Tag Archives: Azzopardi

Review: Secret Science Alliance

The Secret Science Alliance and The Copycat Crook
Thesis. Antithesis.  Synthesis.”
By Eleanor Davis
Published by Bloomsbury USA

Reviewed by Jason Azzopardi 

Try telling someone the best thing you read all year was a children’s comic book called The Secret Science Alliance and The Copycat Crook and watch how quickly you become telepathic.  In the twenty or so times I’ve mentioned this to people since 2009, I swear, I can actually hear, “who’s this ding-a-ling” pulsating out of their brain.  Four years later, I’m still that same dame-a-ling, but I’m also still that impressed with Eleanor Davis’ astonishing kid’s adventure comic that, apparently, everyone except the good people of the Illinois State Media Library (who gave it their Bluestem Award) dismissed simply because it was a kid’s comic.

Doesn’t matter.  I still maintain that it was not only the best comic of 2009, it was one of the best of the entire decade.  A small but dense story involving three middle-school braniacs, Julian, Greta and Ben, who form a club dedicated to using science to better the world (combating evil turns out to be a by-product of their genius), Secret Science Alliance falls more into the lower-key type of adventure stories  that I remember so fondly from when I was a middle-schooler.   This is, pure and simple, a neighbourhood mystery that takes place in a world that you pretty much recognize as your own, populated by people that you, for sure, have met before.   Nobody is just good or bad, they’re both, and even the vilest of them is just a little sad, a little envious and a lot lonely.   More Encyclopedia Brown or This Can’t Be Happening At Macdonald Hall! than Harry Potter or The Hunger Games, more Degrassi Junior High than Degrassi: The Next Generation.  Admittedly, Secret Science Alliance skews slightly younger, but in terms of tone, it doesn’t really have a mean bone in its body precisely because Eleanor Davis knows that not everything has to be “edgy” or “high-concept”, and that sometimes it’s okay to tell a gentle story for kids.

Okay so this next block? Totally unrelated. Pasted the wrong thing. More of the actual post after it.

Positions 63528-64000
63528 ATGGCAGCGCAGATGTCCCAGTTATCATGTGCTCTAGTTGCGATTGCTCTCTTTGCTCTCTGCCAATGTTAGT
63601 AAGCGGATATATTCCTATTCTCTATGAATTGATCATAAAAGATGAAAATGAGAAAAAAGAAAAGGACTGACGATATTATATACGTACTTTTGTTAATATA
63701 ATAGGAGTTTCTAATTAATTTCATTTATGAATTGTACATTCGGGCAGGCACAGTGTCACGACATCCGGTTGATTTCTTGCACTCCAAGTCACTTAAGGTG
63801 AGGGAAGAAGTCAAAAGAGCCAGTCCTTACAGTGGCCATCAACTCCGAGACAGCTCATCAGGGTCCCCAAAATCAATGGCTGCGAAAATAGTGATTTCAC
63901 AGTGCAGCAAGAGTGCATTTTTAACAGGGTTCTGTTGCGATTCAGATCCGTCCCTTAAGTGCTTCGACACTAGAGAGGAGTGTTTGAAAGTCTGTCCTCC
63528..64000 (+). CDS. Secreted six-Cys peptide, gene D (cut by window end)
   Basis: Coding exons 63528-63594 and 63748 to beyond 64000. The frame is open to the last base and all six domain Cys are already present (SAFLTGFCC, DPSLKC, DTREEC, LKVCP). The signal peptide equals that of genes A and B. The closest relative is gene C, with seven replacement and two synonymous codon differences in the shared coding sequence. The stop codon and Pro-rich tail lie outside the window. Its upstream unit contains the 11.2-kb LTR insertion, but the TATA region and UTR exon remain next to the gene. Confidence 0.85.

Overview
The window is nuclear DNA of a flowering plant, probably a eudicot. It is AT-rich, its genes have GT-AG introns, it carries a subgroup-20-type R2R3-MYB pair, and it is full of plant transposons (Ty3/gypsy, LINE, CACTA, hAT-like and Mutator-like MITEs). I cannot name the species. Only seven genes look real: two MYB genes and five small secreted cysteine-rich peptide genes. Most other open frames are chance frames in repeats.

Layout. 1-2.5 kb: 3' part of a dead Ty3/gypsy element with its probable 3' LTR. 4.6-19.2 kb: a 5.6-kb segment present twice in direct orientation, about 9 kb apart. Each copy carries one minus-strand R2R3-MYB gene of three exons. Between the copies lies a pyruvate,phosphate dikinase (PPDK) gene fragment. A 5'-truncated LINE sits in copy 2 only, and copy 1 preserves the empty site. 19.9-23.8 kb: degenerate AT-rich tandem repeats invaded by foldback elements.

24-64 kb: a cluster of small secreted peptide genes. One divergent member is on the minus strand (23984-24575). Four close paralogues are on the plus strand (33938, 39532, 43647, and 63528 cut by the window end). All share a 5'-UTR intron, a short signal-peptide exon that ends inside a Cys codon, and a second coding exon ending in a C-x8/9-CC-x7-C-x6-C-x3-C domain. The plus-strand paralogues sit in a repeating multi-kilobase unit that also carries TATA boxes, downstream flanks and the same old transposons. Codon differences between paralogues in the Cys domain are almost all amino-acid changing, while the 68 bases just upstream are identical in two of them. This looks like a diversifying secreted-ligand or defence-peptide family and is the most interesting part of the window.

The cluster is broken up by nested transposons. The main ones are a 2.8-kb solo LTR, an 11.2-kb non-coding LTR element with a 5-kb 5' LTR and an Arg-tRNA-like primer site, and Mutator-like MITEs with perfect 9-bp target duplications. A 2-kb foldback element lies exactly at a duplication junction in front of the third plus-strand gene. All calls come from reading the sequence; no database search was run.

Continue reading Review: Secret Science Alliance